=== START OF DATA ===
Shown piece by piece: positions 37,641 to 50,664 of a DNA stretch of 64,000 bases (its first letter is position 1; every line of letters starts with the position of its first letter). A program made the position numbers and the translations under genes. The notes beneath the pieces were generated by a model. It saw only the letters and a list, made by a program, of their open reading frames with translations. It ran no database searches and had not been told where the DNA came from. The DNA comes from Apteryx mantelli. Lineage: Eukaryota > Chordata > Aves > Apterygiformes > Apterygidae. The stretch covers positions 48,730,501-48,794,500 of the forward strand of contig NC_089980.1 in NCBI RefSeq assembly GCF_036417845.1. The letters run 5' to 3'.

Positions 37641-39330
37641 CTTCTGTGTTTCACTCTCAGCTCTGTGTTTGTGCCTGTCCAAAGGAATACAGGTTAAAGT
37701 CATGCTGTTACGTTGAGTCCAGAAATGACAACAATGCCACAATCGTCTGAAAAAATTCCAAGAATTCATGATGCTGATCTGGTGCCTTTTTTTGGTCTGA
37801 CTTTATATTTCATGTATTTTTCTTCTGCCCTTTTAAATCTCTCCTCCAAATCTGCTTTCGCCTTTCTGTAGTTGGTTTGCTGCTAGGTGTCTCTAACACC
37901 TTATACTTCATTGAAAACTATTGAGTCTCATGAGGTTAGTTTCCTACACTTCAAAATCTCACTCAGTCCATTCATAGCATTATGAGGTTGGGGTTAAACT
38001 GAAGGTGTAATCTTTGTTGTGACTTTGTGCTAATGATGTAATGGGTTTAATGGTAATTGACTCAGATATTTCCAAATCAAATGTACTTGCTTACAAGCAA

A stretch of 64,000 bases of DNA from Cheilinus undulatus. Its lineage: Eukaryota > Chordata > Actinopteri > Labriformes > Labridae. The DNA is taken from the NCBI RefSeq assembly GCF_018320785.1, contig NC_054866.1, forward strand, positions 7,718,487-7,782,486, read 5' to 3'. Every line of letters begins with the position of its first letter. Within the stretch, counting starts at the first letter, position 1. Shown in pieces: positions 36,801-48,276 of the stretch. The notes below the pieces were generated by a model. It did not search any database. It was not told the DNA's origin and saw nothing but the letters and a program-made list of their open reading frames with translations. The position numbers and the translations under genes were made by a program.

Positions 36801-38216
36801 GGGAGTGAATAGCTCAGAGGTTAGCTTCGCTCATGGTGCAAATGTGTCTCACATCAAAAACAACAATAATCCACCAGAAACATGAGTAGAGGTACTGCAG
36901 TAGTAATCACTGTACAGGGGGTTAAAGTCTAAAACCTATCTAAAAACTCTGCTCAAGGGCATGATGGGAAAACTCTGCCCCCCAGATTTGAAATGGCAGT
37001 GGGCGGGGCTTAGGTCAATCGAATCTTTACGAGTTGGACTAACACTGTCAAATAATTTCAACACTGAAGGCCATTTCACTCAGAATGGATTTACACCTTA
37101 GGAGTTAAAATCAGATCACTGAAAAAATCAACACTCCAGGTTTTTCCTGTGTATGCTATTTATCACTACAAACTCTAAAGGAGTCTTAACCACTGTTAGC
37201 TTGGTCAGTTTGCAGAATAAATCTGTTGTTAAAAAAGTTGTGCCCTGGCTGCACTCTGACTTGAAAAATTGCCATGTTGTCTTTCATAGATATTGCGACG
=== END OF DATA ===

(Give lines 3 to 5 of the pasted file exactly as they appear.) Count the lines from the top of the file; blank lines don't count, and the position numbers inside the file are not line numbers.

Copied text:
37641 CTTCTGTGTTTCACTCTCAGCTCTGTGTTTGTGCCTGTCCAAAGGAATACAGGTTAAAGT
37701 CATGCTGTTACGTTGAGTCCAGAAATGACAACAATGCCACAATCGTCTGAAAAAATTCCAAGAATTCATGATGCTGATCTGGTGCCTTTTTTTGGTCTGA
37801 CTTTATATTTCATGTATTTTTCTTCTGCCCTTTTAAATCTCTCCTCCAAATCTGCTTTCGCCTTTCTGTAGTTGGTTTGCTGCTAGGTGTCTCTAACACC